A government sting operation aimed at union activities, which included the set-up of a phony film production company in Santa Monica, has resulted in the arrest of James M. Moar, former union VP and entertainment coordinator of Teamsters Local 25 in Boston.
Moar was arrested yesterday in Massachusetts, following a sealed indictment last month by a federal grand jury in Boston, for conspiracy to receive a labor bribe and interstate transportation in aid of racketeering.
The undercover probe, code named “Dramex,” involved Labor Dept. and FBI special agents setting up a movie production company, David Rudder Prods., in Santa Monica. The plan was to seek out union officials and organized-crime associates who would solicit bribes to permit non-union work.
According to the indictment, Moar and other defendants conspired to bribe labor union officers between March 1989 and June 1990. In return, the production company could film movies in Boston, Providence, R.I., and Las Vegas without union personnel.
In addition to conspiracy charges, the superseding indictment alleges 10 counts involving travel in interstate commerce and use of the telephone with intent to bribe.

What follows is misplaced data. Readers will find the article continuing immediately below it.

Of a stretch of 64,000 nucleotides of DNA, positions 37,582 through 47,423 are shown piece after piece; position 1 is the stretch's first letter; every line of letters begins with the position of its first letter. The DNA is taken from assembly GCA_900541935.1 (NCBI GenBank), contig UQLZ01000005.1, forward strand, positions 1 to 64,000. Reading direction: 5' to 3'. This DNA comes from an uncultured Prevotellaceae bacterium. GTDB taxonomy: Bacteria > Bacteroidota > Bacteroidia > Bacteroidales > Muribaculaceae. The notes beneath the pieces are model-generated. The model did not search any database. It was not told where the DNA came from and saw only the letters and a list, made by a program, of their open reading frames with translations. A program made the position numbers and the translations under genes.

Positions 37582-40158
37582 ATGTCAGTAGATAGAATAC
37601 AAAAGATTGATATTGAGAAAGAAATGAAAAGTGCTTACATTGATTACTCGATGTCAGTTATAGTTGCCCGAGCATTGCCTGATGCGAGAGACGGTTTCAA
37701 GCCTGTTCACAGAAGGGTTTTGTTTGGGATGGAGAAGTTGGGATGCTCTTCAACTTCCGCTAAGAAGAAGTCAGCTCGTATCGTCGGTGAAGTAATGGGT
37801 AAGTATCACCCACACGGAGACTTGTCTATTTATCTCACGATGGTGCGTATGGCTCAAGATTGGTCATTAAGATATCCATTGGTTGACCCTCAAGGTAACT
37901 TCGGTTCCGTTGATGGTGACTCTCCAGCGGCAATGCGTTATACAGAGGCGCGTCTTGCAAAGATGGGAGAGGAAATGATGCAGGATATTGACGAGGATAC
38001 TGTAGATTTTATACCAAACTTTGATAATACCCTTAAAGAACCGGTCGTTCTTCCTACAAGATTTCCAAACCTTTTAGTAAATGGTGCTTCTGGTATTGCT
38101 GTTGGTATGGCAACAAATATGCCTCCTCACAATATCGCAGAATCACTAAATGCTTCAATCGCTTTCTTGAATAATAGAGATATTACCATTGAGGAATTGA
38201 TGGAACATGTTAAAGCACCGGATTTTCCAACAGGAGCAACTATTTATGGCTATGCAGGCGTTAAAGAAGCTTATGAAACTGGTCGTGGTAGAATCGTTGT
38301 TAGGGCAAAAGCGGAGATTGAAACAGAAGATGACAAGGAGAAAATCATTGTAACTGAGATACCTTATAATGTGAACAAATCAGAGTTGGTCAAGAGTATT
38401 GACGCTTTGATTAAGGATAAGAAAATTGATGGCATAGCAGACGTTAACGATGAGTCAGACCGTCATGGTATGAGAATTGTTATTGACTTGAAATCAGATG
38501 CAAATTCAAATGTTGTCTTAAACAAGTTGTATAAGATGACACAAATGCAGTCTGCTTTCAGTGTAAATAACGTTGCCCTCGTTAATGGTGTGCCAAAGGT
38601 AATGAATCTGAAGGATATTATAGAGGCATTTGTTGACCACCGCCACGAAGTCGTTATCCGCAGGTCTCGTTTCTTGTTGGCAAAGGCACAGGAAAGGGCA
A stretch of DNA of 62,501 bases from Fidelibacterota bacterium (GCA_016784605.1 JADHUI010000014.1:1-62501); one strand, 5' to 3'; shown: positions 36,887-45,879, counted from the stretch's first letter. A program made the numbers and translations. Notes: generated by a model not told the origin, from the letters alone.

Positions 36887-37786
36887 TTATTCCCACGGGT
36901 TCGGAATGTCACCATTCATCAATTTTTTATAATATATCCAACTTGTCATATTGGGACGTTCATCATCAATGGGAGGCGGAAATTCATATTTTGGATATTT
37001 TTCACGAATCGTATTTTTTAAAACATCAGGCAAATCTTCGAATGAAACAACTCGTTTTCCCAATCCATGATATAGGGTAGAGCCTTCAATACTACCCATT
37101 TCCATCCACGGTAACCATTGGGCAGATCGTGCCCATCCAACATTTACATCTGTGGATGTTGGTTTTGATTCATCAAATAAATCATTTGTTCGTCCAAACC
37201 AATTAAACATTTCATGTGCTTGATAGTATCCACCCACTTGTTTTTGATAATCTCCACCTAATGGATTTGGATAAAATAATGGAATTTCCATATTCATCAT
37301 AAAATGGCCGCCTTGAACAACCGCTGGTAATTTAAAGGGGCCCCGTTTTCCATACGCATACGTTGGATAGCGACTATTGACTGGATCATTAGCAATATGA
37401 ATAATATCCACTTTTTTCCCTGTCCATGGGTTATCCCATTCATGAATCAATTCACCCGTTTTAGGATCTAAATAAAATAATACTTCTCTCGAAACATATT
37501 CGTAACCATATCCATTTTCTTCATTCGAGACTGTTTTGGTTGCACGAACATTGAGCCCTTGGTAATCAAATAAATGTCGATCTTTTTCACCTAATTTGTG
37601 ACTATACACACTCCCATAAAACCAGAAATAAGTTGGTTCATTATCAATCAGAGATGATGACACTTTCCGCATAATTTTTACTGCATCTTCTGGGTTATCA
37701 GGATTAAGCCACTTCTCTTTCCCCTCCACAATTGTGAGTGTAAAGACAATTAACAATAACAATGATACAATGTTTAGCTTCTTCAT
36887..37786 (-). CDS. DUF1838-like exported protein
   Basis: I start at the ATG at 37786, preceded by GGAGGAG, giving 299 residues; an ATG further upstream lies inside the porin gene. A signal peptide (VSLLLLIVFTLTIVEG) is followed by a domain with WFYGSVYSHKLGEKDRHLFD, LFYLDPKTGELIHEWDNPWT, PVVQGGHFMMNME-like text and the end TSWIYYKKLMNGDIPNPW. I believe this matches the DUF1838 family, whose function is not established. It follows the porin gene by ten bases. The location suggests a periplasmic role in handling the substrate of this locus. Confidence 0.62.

Moar was a longtime Local 25 VP and business agent who lost a re-election bid in December 1991. One of his principal duties was the supervision of union members assigned to work on movie and television productions.
In July, Boston agents charged another Teamster official and the three reputed mobsters with bribing Boston and Las Vegas union officials to let a film company make a movie without union workers.
Francis P. Salemme Jr., Dennis D. Lepore and Thomas L. Hillary, alleged members or associates of the Patriarca crime family, were charged with conspiracy and racketeering. Also charged was William M. Winn, an official of Teamsters Local 25 in Charlestown, whom the government did not link to organized crime.
The investigation was conducted jointly by the Office of Labor Racketeering and the Federal Bureau of Investigation.